Do you remember how you got into Ecology? At what point did you realise that Fish (or some other animal I guess) were truly fascinating? Were you always interested, or did you discover ecology gradually from a good teacher or your family?
Fish Thinkers Research Group has long been interested in how scientists disseminate information, and how you get people to take notice. A critical aspect of this is what attracts kids and teenagers to science and causes them to consider their natural environment. So Fish Thinkers went on an expedition and began to find out what kids think of ecology and the environment around them. We also got to reminisce a little about when we discovered ecology, through a window into some 10-year-old minds.
This project we’ve undertaken has also allowed us to investigate some great ways of passing on an interest in ecology and collaborating with schools to share our knowledge and research skills. Hopefully we can also pass on some conservation values to the kiddies of today!
Recently Fish Thinkers donated a large fish tank to a year 5/6 class at Sackville Street Public School in Ingleburn, NSW. As a class project, assisted by Lachlan, the kids and their teacher have set up their fish tank as a model of the Georges River, which passes close by the school. Lachlan took the class to the Georges River and taught them about sustainable fishing practices, water quality and about the variety of fish that live there. They caught fish for the tank, in what Keith from 5/6 O described as a ‘stealth takedown’ (ironically Keith has a pretty good grasp on conservation) and the kids now maintain their classroom aquarium, and learn about the fish and what kind of environment they like to live in. They have also been on excursions to the Georges River to learn about some of the environmental issues there.
This week I went to visit Sackville Street to find out about the benefits of collaboration between a research group like this, and a classroom. I talked to the teacher, Joao Oliveira, about how he has incorporated the aquarium into all different subjects to create a really interactive learning experience for the kids. I also had a chat with some of the kids in 5/6 O, and asked them whether they like the aquarium, what they’ve learnt from the project, and what they think of ecology studies in general. 10 and 11 year old kids don’t fail to provide some entertaining answers!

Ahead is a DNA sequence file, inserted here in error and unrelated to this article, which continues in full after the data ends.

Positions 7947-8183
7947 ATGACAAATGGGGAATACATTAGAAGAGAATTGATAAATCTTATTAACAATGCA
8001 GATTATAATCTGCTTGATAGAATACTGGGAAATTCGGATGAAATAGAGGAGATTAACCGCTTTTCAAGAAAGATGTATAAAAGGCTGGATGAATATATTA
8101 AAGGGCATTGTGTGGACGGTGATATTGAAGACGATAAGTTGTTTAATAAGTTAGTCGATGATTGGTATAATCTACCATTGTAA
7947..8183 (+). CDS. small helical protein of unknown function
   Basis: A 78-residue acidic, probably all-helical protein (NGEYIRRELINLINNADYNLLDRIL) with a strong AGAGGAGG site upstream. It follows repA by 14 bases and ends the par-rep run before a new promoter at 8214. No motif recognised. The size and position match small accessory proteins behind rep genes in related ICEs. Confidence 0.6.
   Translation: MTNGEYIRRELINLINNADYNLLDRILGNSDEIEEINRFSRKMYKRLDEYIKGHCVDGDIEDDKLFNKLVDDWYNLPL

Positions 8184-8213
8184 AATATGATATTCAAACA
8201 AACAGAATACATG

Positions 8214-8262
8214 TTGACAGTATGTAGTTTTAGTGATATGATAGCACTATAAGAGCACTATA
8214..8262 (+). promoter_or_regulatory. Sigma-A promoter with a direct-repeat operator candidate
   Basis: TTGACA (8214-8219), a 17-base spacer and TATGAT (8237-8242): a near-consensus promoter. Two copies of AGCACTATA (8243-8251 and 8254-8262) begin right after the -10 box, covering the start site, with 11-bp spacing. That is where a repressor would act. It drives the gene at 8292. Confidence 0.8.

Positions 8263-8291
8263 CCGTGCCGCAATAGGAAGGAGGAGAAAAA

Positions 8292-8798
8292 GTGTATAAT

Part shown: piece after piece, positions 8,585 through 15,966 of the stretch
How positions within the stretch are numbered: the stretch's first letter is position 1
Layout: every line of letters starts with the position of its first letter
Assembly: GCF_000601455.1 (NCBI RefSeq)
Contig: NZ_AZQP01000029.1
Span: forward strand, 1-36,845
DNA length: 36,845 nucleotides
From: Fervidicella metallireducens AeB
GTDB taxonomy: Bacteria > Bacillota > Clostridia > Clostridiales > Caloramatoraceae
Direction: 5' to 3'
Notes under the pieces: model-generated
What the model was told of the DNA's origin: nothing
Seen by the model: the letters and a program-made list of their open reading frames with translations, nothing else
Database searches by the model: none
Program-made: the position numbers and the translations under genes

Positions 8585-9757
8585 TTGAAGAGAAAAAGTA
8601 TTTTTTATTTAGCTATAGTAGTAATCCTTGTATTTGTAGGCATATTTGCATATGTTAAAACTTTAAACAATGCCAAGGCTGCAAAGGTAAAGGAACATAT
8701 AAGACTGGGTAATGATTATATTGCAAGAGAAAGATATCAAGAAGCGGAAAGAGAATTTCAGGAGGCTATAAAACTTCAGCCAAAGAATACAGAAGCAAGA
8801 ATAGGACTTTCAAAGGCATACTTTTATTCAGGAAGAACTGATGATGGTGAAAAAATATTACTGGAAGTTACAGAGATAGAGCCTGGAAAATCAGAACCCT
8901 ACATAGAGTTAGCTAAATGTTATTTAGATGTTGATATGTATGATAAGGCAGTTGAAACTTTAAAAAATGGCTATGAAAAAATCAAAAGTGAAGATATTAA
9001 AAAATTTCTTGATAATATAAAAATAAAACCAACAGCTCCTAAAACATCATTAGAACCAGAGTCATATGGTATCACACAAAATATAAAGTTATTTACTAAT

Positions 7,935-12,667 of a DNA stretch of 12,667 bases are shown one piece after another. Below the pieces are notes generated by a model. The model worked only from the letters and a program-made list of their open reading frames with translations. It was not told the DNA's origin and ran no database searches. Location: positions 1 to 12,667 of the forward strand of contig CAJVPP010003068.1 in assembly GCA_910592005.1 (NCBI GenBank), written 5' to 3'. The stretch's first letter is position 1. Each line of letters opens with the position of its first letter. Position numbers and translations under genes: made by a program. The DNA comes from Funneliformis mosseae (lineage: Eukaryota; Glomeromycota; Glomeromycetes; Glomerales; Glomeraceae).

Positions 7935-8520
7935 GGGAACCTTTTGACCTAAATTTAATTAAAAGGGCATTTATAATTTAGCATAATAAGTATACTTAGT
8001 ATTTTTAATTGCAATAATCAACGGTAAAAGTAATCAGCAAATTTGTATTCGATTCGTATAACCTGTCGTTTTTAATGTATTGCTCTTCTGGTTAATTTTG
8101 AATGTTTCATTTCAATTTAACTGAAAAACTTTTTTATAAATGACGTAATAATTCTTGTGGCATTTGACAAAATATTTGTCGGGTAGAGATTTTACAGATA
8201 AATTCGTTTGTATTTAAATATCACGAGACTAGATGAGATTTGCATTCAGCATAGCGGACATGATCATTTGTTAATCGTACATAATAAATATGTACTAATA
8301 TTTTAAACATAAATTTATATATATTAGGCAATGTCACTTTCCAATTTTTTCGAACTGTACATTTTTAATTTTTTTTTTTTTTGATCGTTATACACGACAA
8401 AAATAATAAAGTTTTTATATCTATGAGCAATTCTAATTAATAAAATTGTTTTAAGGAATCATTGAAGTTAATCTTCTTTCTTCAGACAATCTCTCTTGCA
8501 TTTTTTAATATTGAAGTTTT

Before this year, most of the kids in 5/6 O had a vague interest in science, but minimal exposure to the practical applications of ecology and scientific skills. Some kids had been fishing or had ‘a brother obsessed with fishing’…. I know what that’s like! Chloe liked learning about natural disasters, Joel was into science fiction, and quite a few kids mentioned that they wanted to do science in high school, but so far aquatic environments were not entirely on their radar. Joel explained this was because he was more into ‘potions and stuff’, so that cleared that up.
How is the fish tank used in the classroom?
One of the interesting aspects of having the fish tank in a classroom is the way it can be used to teach a range of subjects in a practical way. All the kids talked about monitoring biological parameters, such as temperature and pH, and learning to graph this data to show any changes that might be occurring. Jessica explained that from this they could see how ‘things change over time’ and this could teach them a lot about how the fish like to live. Natalie, Keith and John also told me that they recently wrote an opinion piece about whether jet skis should be allowed in the Georges River. Their understanding of the fish in their tank allowed them to come up with ideas about the impacts a jet ski might have on the fish still living in the river. As Keith explained, “jet skis make pollution and the decibels are really high”, neither of which are good for the fish. Amarli likes having the fish tank because she usually doesn’t enjoy maths but when they are graphing data from the tank, or figuring out the volume, she enjoys it more and realises why mathematics is important. Both Natalie and Johannah said they liked having a fish tank modelled on the natural environment because it helps the class do real research.